J. Kishore, Hyderabad
“Abki baar: bhay-mukt (fearless) sarkar” should be the slogan for the 2019 general elections.
Rakesh Agrawal, Dehradun
This refer’s to A Hundred and One Nights on the Edge, the story on Jammu’s border villages (June 18). The Line of Control (LoC) should indeed be christened the “Line of Misery”, as your slug suggests. The LoC is among the borders that have remained unsettled for the longest while. Settlement of borders didn’t take this long even after the World Wars or the Korean War. One can argue that politicians of both India and Pakistan are not willing to settle the issue due to their vested interests. Instead, their efforts have been directed towards strengthening their war machines rather than enhancing their respective people’s living standards. The people of both countries are made to feel enmity towards each other in spite of cultural and linguistic similarities. Friendship between the two countries would make them powerful geopolitical entities working in tandem instead of undercutting each other’s global influence, while the resources they now waste on their war machines could be diverted towards people’s welfare.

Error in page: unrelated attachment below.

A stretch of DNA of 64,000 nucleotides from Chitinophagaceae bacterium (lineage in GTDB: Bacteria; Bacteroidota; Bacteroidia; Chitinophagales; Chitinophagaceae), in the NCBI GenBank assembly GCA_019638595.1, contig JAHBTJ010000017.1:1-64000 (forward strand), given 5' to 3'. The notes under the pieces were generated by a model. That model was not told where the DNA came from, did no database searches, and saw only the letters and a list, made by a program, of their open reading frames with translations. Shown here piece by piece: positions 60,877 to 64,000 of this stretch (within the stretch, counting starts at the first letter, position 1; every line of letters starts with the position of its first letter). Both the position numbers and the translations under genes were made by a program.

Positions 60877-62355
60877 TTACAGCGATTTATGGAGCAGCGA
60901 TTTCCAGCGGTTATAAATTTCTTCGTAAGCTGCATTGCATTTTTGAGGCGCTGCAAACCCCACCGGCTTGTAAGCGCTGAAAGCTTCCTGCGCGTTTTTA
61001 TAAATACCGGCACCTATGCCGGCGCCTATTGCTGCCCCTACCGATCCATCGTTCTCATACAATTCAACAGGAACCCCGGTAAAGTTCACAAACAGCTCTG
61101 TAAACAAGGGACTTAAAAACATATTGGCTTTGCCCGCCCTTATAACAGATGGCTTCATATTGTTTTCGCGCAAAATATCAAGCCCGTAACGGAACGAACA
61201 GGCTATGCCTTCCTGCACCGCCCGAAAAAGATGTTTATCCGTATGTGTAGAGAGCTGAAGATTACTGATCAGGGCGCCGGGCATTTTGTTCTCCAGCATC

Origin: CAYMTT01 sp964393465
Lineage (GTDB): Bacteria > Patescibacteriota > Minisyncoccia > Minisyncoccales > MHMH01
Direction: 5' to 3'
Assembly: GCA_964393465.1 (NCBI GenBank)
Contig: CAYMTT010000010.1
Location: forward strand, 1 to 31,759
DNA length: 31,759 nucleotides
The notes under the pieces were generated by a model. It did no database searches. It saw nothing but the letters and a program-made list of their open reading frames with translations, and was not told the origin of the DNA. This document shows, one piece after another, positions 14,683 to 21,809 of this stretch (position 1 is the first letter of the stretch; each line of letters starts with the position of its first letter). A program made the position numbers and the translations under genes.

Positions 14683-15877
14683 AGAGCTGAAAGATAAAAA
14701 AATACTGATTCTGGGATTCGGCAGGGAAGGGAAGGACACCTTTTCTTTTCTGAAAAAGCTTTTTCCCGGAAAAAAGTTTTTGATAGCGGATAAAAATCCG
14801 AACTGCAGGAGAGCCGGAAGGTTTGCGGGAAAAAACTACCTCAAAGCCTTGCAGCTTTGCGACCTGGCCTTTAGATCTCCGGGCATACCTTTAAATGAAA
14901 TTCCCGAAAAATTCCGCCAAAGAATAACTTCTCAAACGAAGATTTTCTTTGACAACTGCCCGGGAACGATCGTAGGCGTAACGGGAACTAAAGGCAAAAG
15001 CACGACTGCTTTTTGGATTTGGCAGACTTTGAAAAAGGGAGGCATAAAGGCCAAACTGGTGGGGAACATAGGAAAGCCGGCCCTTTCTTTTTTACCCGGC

Lt Col (retd) Ranjit Sinha, Calcutta
‘Couch culture’ pervades the entire film industry, not Bollywood alone (#MeMum, June 11). As long as actresses refuse to oblige and speak out, it can be tackled. But power is an ugly game, with its own sinister sedatives—the promise of fame, the fear of not getting work.
George Jacob, Kochi